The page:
| 12 August 2015
Team effort: Working with third-party partners to achieve effective PCI-DSS compliance
Matthew Bryars, CEO of Aeriandi discusses the benefits and challenges of working with a third-party service provider to achieve regulatory compliance, and how to ensure any partnership is a successful one.
Every company in the UK that processes and stores customer payment information is ultimately responsible for its own compliance with regulations such as PCI-DSS (Payment Card Industry Data Security Standard). However, what many don’t realise is that they don’t have to go it alone. Outsourcing certain operational responsibilities to third-party experts can save significant time, money and resources, whilst also minimising the risk of a security data breach. But perhaps unsurprisingly, outsourcing comes with a number of unique challenges, meaning an effective due diligence programme must also be in place to ensure success. This article will discuss some of the main challenges and benefits of outsourcing PCI-DSS compliance and how to implement an effective due diligence programme to ensure success.
Picking the right partner
The number of third party compliance experts in the market is growing all the time, meaning businesses have a great choice available to them. But before any final decision is made, a comprehensive due diligence check must be carried out. This task can seem daunting at first, largely because there are so many important issues that need to be considered. However, it is extremely important to vet any potential third party partner thoroughly to ensure there are no skeletons in the closet before entering into an agreement with them. Areas that should be scrutinized closely include:
- Financial stability
- Previous breaches, litigations, sanctions
- Existing information security programmes
- Existing physical security procedures
- Business continuity – incident response
- HR – pre-employment checks, training and awareness
- Compliance – KYC, AML, anti-bribery, regulated entity
When a partner is finally chosen, the due diligence programme should be documented and consistently implemented so that it can be audited and accounted for when the company comes to assess its own compliance validation.
Ensuring ongoing compliance
When working with a third party, businesses should be confident of that partner’s ongoing compliance. After all, there’s no point in outsourcing an issue if you then spend all your time worrying about the partner! Thankfully, many third party service providers have a direct relationship with the card payment brands (VISA, Mastercard etc) or their member banks (Barclays, Lloyds etc) and therefore inherit an obligation to demonstrate compliance with relevant controls to the services they provide. The same principle applies for service providers that are engaged by merchants or other entities.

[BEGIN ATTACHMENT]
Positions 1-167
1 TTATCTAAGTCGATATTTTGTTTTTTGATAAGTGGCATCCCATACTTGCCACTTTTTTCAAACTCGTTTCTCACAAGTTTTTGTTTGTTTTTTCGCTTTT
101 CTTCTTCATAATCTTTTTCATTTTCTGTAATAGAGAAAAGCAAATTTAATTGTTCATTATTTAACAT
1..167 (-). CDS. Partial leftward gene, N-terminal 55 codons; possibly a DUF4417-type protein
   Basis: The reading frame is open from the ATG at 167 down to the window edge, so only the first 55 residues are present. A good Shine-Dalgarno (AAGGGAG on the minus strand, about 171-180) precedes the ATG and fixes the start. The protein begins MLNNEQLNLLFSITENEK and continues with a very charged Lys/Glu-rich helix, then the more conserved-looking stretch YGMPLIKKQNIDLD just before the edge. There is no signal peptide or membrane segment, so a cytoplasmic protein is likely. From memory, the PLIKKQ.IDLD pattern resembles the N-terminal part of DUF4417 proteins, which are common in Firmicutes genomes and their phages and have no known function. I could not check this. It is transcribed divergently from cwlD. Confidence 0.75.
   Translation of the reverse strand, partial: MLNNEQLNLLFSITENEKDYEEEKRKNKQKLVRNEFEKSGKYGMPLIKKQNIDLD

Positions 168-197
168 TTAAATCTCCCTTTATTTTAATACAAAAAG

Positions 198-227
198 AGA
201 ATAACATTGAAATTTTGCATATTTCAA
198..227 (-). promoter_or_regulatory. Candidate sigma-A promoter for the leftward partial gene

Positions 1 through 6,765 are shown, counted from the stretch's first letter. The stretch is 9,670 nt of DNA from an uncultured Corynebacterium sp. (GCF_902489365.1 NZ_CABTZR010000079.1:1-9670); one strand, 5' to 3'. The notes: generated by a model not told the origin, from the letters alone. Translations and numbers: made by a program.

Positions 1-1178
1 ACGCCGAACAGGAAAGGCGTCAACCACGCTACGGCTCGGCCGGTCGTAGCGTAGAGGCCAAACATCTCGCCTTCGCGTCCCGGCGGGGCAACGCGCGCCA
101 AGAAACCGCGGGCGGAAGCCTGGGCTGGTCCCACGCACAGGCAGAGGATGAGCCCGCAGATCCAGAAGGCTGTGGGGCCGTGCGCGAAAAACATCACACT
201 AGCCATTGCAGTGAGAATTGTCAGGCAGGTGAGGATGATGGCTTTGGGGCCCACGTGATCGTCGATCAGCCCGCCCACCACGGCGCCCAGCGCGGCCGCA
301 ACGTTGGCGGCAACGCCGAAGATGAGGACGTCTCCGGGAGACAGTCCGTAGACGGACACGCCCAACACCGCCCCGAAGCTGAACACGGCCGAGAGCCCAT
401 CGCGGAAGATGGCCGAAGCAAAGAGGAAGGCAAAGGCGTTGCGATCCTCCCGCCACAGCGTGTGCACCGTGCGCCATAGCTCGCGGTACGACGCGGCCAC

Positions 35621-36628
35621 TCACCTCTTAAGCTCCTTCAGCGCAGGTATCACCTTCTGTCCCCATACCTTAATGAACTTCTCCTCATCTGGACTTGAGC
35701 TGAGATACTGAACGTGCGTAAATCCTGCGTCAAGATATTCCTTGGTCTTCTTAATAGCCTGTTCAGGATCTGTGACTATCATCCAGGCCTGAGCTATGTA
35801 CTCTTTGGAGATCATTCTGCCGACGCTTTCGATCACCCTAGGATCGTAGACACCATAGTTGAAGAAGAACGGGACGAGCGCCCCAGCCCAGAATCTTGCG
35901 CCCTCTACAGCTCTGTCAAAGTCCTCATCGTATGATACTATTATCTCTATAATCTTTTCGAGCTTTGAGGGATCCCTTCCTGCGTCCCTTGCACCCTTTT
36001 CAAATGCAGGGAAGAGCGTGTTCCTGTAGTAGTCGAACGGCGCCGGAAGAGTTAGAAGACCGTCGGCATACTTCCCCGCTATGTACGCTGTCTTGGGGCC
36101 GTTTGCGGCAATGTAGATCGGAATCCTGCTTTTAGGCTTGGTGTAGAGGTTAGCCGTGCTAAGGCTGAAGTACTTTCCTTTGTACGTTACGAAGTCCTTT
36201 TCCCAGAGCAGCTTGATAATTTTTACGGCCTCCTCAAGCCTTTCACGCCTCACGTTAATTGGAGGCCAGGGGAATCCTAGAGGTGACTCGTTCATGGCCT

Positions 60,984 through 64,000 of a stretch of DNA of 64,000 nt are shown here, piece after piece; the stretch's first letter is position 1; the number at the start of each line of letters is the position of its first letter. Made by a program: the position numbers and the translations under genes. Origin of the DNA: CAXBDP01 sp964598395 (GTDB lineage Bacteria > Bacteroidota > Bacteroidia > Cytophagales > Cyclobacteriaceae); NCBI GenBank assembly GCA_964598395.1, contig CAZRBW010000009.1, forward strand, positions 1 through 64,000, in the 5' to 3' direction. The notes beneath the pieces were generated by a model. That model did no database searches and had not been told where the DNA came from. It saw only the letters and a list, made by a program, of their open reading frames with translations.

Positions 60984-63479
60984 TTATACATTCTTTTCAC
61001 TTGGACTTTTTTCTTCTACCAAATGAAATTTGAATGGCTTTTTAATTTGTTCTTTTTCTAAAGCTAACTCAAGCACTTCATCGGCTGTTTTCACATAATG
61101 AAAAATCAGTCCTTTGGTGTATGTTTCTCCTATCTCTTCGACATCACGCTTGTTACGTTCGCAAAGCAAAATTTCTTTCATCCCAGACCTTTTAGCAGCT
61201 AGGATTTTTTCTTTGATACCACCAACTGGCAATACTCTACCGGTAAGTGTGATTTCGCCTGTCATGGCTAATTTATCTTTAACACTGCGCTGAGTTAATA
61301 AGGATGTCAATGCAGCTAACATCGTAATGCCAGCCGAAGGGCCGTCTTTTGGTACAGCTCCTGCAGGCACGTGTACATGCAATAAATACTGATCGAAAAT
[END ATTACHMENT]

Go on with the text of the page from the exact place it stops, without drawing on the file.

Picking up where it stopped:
Service providers are typically given the following two choices when it comes to validation of their ongoing compliance:
1. Annual assessment: Service providers can undergo an annual PCI-DSS assessment(s) and provide evidence to demonstrate their compliance to their customers
2. Facilitate on-demand assessment(s): Service providers must facilitate and participate in their customer’s PCI-DSS reviews upon request
Both are viable options, although providers that undergo annual assessments run a greater risk of slipping out of compliance between checks. On-demand assessments generally keep providers on their toes more and ensure ongoing compliance, making them the preferable option.
Clearly defining and documenting responsibilities
When entering into any form of partnership, it is essential that both the business and the third party provider are clear about what their responsibilities are. This can avoid complicated and costly disputes further down the line. The high-level detail should always be contained in the contractual agreement, while detail about individual controls should be specified within a Third-Party Shared Responsibilities Attestation Matrix.